The modern experienced shepherd has learnt to handle most situations, apart from occasional veterinary assistance at lambing.
So I was rather surprised to get a call from an anxious shepherd one early summer. “They’s all blown up!” he said.
I had had very little experience with sheep since I qualified just ten months earlier. I was very anxious that I would not know what to do.
On arrival there was a small reception committee all looking dolefully over the gate of a field. The fresh lush grass sloped gently upwards and away, but the entire flock were gathered nearby, standing with their heads down. They had little energy to evade us as we went in amongst them. Every one I checked had a taut swollen area where their stomachs are (sheep have four stomachs, like cattle), and we saw that one was down.
There were about forty of them, and the shepherd told me that he had only put them into this new pasture that very morning.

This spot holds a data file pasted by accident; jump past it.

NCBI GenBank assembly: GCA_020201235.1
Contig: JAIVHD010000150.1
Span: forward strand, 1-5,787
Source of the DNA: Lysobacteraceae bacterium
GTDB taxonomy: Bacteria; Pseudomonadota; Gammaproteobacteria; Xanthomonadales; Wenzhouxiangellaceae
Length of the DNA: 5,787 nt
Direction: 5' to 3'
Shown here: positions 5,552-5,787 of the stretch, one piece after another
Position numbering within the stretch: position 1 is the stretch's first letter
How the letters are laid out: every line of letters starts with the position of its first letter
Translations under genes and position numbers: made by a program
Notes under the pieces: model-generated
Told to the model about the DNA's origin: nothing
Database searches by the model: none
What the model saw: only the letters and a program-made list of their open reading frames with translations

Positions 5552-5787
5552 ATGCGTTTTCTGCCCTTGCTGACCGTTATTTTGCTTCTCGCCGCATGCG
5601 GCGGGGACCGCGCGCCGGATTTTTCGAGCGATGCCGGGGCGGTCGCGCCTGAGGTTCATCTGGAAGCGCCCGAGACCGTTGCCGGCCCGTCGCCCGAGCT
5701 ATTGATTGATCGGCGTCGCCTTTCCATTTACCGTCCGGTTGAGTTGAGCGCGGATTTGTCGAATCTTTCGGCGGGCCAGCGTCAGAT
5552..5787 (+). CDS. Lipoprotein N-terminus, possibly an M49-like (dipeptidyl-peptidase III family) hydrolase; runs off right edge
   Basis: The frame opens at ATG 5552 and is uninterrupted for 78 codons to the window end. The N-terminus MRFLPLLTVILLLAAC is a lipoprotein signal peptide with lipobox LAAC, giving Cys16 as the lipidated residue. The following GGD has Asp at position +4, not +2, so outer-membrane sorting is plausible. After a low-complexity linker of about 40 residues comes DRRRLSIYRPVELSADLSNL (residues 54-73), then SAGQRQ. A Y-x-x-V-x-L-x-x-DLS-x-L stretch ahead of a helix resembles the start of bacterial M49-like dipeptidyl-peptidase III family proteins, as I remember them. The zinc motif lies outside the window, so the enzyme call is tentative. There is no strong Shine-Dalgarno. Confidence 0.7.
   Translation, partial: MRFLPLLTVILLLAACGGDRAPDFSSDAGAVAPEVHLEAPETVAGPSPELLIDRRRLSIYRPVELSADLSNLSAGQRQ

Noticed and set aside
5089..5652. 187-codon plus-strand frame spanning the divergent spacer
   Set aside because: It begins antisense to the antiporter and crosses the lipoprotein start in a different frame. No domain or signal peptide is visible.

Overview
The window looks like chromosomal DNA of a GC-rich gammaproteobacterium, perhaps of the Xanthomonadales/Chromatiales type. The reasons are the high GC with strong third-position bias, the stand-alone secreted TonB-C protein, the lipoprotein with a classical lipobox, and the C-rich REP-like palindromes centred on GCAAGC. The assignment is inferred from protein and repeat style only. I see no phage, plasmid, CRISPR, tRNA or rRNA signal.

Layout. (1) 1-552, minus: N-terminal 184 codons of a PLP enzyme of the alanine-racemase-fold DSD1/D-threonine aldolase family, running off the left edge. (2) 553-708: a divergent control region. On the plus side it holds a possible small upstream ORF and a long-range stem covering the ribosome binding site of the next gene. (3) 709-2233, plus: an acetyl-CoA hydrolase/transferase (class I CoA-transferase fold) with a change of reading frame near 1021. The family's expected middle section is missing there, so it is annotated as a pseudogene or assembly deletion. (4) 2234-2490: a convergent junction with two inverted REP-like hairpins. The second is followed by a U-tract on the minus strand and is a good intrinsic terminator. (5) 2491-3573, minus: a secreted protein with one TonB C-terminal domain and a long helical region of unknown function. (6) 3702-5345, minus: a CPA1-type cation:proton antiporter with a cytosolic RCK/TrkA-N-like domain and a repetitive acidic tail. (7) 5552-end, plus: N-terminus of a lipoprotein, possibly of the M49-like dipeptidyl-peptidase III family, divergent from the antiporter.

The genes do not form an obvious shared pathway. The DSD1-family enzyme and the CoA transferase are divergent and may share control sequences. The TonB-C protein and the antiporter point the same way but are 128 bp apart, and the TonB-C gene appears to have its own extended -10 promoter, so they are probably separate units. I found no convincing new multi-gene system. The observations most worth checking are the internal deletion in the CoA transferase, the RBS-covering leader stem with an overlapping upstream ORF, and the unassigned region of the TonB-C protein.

We discussed possible risks, but could not see anything poisonous. We sadly noted that the down sheep was in fact already dead, so we knew we had to act fast to save the rest of the flock.
I asked for a sharp knife, explaining that I was going to do an on-the-spot post mortem to confirm my suspicions. Sure enough, the poor little thing’s stomachs were hugely overloaded with grass. She had literally eaten herself to death!
The farmer would have been better to strip graze his precious flock. This involves only giving them access to a thin strip of the pasture every few days. Sheep cannot cope with unlimited access to such quality grazing.
The solution was to move the flock, very slowly as they could barely walk, off the pasture. We carefully dosed them each with some appropriate medicine by mouth, and kept them away from food for enough hours for the rumination and digestion process to catch up with their appetites.
An important lesson: it seems that having eyes bigger than your tummy really is bad!